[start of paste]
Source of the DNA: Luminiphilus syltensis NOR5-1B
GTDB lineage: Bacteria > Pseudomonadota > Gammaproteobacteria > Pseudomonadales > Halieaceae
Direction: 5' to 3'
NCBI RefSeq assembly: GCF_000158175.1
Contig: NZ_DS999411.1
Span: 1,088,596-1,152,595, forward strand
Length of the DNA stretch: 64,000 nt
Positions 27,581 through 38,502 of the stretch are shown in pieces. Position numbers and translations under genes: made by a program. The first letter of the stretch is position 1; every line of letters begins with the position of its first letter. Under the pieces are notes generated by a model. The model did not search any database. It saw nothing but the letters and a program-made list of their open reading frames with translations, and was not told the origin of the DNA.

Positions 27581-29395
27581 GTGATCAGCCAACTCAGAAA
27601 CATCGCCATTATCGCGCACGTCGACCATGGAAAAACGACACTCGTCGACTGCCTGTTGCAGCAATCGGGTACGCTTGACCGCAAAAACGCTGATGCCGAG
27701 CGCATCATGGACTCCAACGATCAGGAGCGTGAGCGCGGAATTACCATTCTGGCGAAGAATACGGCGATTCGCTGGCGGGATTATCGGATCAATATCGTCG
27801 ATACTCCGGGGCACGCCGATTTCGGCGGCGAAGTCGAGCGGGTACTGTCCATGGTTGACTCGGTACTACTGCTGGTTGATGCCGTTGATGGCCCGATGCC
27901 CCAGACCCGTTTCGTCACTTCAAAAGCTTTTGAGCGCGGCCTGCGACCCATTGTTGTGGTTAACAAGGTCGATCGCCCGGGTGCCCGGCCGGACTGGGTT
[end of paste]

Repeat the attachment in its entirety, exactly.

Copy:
Source of the DNA: Luminiphilus syltensis NOR5-1B
GTDB lineage: Bacteria > Pseudomonadota > Gammaproteobacteria > Pseudomonadales > Halieaceae
Direction: 5' to 3'
NCBI RefSeq assembly: GCF_000158175.1
Contig: NZ_DS999411.1
Span: 1,088,596-1,152,595, forward strand
Length of the DNA stretch: 64,000 nt
Positions 27,581 through 38,502 of the stretch are shown in pieces. Position numbers and translations under genes: made by a program. The first letter of the stretch is position 1; every line of letters begins with the position of its first letter. Under the pieces are notes generated by a model. The model did not search any database. It saw nothing but the letters and a program-made list of their open reading frames with translations, and was not told the origin of the DNA.

Positions 27581-29395
27581 GTGATCAGCCAACTCAGAAA
27601 CATCGCCATTATCGCGCACGTCGACCATGGAAAAACGACACTCGTCGACTGCCTGTTGCAGCAATCGGGTACGCTTGACCGCAAAAACGCTGATGCCGAG
27701 CGCATCATGGACTCCAACGATCAGGAGCGTGAGCGCGGAATTACCATTCTGGCGAAGAATACGGCGATTCGCTGGCGGGATTATCGGATCAATATCGTCG
27801 ATACTCCGGGGCACGCCGATTTCGGCGGCGAAGTCGAGCGGGTACTGTCCATGGTTGACTCGGTACTACTGCTGGTTGATGCCGTTGATGGCCCGATGCC
27901 CCAGACCCGTTTCGTCACTTCAAAAGCTTTTGAGCGCGGCCTGCGACCCATTGTTGTGGTTAACAAGGTCGATCGCCCGGGTGCCCGGCCGGACTGGGTT